Sunday, June 21, 2009

A Conservative Viewpoint
- Tar Heels Must Love Taxes

Article by Bob Steinburg
- Edenton, North Carolina: Cradle of the Colony

The Democrats in North Carolina’s General Assembly have controlled the State Legislature for 96 of the last 100 years. As a result of irresponsible spending, the state is facing a $4.5 billion dollar deficit while trying to pass a constitutionally- mandated balanced budget for the next two years.

The new budget will include interest payments on the state’s long- term debt of $6 billion. In `09, that’s a staggering $849 million. The state also is wrestling with trying to close a $250-300 million shortfall in the state’s health insurance plan. We didn’t get into this fiscal mess overnight.

In January every other year, the governor must submit a balanced budget to the legislature. The budget is alternately delivered to the House and Senate. This year the Senate had first whack at it. The Senate considers the governor’s request, modifies the budget, passes its version and then sends it along to the House. The House then adapts and passes its own budget.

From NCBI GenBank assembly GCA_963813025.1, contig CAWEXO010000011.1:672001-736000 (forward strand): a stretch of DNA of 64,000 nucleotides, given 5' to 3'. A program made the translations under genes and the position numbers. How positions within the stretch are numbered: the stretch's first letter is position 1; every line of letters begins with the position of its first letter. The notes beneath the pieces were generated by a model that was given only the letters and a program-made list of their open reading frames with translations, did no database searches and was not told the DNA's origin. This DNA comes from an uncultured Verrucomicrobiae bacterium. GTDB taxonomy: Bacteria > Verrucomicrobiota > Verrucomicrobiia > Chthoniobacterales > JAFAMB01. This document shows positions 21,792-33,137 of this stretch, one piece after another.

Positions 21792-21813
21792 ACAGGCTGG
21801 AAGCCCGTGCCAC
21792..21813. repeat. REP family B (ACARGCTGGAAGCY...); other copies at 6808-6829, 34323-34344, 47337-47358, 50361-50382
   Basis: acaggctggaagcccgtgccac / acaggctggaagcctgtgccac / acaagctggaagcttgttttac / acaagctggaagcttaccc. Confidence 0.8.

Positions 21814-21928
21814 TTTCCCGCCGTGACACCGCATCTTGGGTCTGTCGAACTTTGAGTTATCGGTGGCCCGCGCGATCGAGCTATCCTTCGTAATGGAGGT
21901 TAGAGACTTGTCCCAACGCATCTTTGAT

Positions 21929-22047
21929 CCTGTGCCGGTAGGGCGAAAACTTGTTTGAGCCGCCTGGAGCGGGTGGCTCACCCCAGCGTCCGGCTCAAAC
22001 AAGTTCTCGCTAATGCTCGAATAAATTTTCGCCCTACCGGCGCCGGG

A conference commission is then appointed to hammer out the differences between the two chambers. This year the budgets in both the House and Senate were passed with little to no Republican support. As a result Democrats will make up the appointed group of conferees. But in the end the final budget “compromise” will have little or no input from anyone other than Senate President Pro Tempore Marc Basnight, D-Dare, Sen. Majority Leader Tony Rand, D-Cumberland, and Speaker of the House Joe Hackney, D-Orange.

When the aforementioned three legislators feel assured there are enough votes to pass the budget in both houses, it will be sent on to each for an up or down vote. There will be no opportunity for amendment. The budget will then go to the governor to sign or veto. Not only is everyone from the same political party, and no doubt singing off the same sheet of music, the conference commission is a closed process. Not even the press has access to how legislators reach compromise decisions, assuming there are any compromises to begin with.